[A few comments removed. The question is "what's the etiquette", not "do you hate christmas/carolers". Please stick to answering it constructively and leave the anecdotes for elsewhere.]
posted by cortex (staff) at 11:04 AM on December 18, 2009


I'm not in the UK, but when I was a young teen in the US (circa mid-1970s) my friends would go out Christmas caroling as a way to earn money for Christmas presents. Folks that wanted to contribute opened the door, listened and then gave us a quarter or two. Those that weren't interested simply didn't open the door. No harm, no foul. A few people would give candy canes or Christmas cookies, which were also appreciated, but the basic rule of thumb for carolers is the same for subway buskers: if you don't want to give them anything, don't open the door. Their feelings won't be hurt.
posted by Oriole Adams at 11:46 AM on December 18, 2009


I'm not entirely sure people really do this for money anymore so much as for spreading cheer, or because their parents made them do it (perhaps, still).

Remember, they're doing this at a time of year when its damn cold out. Maybe a tray of hot cider, or hot cocoa (with MARSHMALLOWS oh yes please) or maybe some of both so beggars can be choosers...
posted by allkindsoftime at 11:55 AM on December 18, 2009 [1 favorite]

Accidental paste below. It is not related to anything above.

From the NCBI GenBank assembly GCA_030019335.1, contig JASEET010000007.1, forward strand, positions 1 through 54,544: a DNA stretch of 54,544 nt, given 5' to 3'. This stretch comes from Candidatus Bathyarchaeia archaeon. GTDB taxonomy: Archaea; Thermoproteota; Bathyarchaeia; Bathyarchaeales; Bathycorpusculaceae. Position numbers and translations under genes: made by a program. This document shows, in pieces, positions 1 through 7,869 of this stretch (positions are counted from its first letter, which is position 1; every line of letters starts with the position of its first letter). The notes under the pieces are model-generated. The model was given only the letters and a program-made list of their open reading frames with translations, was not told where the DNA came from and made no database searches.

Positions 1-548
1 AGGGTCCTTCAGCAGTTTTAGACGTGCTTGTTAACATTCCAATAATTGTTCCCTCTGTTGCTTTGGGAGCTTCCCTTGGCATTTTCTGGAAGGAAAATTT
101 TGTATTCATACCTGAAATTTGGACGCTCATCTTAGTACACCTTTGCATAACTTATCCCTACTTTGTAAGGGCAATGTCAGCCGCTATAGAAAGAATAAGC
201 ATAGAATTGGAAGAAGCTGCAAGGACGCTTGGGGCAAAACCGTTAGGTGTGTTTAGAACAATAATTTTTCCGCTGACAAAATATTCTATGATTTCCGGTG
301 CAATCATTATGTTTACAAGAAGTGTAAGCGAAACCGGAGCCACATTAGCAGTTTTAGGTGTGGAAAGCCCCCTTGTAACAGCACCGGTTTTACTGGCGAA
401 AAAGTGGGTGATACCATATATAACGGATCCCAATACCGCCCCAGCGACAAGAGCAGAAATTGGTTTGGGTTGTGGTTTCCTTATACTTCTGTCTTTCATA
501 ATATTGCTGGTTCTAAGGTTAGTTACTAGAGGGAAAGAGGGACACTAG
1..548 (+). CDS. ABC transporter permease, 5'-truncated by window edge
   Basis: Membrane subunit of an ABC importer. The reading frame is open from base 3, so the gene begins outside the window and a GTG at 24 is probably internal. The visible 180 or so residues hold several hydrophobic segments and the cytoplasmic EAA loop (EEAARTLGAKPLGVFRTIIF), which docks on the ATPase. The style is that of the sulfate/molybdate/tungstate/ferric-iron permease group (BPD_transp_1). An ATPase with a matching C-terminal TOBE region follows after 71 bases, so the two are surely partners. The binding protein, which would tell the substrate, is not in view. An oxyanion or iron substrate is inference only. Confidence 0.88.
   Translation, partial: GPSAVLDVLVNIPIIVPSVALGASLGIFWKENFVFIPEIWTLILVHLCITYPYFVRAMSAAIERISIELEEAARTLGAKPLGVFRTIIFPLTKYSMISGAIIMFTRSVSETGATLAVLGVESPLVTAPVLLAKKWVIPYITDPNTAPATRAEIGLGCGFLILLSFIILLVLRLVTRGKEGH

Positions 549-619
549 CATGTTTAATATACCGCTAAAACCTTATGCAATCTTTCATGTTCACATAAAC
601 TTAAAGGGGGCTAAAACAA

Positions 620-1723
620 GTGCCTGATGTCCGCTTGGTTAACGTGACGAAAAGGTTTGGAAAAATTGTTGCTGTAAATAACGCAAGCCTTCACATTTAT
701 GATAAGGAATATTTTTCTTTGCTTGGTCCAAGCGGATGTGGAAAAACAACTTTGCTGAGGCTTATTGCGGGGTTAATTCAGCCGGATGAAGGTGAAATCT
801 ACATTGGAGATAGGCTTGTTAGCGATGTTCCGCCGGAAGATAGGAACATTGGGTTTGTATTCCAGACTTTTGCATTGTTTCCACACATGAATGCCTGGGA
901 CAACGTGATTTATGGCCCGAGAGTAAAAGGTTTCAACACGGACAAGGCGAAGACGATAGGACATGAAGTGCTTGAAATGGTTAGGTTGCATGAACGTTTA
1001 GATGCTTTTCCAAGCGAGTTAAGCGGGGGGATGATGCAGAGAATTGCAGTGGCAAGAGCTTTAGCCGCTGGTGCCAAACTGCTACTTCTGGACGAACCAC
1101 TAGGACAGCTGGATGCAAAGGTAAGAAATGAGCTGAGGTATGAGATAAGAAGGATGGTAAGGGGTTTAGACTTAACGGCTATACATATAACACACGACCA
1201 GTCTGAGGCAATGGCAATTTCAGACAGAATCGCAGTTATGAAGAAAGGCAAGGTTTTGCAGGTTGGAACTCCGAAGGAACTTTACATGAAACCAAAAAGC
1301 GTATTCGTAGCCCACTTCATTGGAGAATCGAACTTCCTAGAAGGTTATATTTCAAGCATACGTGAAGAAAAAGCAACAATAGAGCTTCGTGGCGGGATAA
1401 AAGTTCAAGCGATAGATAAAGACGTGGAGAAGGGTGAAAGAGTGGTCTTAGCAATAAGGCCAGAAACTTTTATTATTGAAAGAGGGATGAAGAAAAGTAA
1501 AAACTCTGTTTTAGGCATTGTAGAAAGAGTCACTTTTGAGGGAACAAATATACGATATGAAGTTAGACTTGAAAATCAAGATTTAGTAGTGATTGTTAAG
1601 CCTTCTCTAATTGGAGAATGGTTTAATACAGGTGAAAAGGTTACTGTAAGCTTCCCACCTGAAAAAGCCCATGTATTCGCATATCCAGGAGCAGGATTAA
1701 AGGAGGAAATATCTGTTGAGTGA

The few times I went christmas caroling, I never received or expected money. I think we got cookies once or twice, occasionally applause, and that was about it. This was in the US - UK traditions most likely differ.

There's always the Addams option
posted by dubold at 12:58 PM on December 18, 2009


I used to go caroling with my family and some family friends around our block, singing songs for our neighbors that we knew celebrated Christmas. We never expected to get anything out of it. This was in the US, from the mid-'90s to a few years ago.

I do like Cool Papa Bell's suggestion, fwiw.
posted by malthas at 1:33 PM on December 18, 2009


Display a menorah in your window or hide. Giving money to carolers just encourages them.

Give them fruitcake, smile brightly, and close the door.
posted by anniecat at 1:46 PM on December 18, 2009


So, what's the etiquette in the UK for Christmas carolers, especially ones who are under 12 and without an adult?

At least amongst family and friends, the etiquette is not to answer the door - same for Halloween (though few bother to do trick or treating any more due to this). There are big bags of worms you're close to opening when interacting with non-adults alone in the UK and it isn't worth the hassle.
posted by wackybrit at 4:19 PM on December 18, 2009


Many thanks for the interesting answers! I marked three best answers that give us a range of seemingly appropriate responses--and ones that involve minimal amount of effort and money on our part.
posted by brambory at 6:42 AM on December 19, 2009


I would suggest that you bring them the figgy pudding and bring it right now.

I understand that they won't go until they get some.
posted by Megafly at 11:36 PM on December 19, 2009 [5 favorites]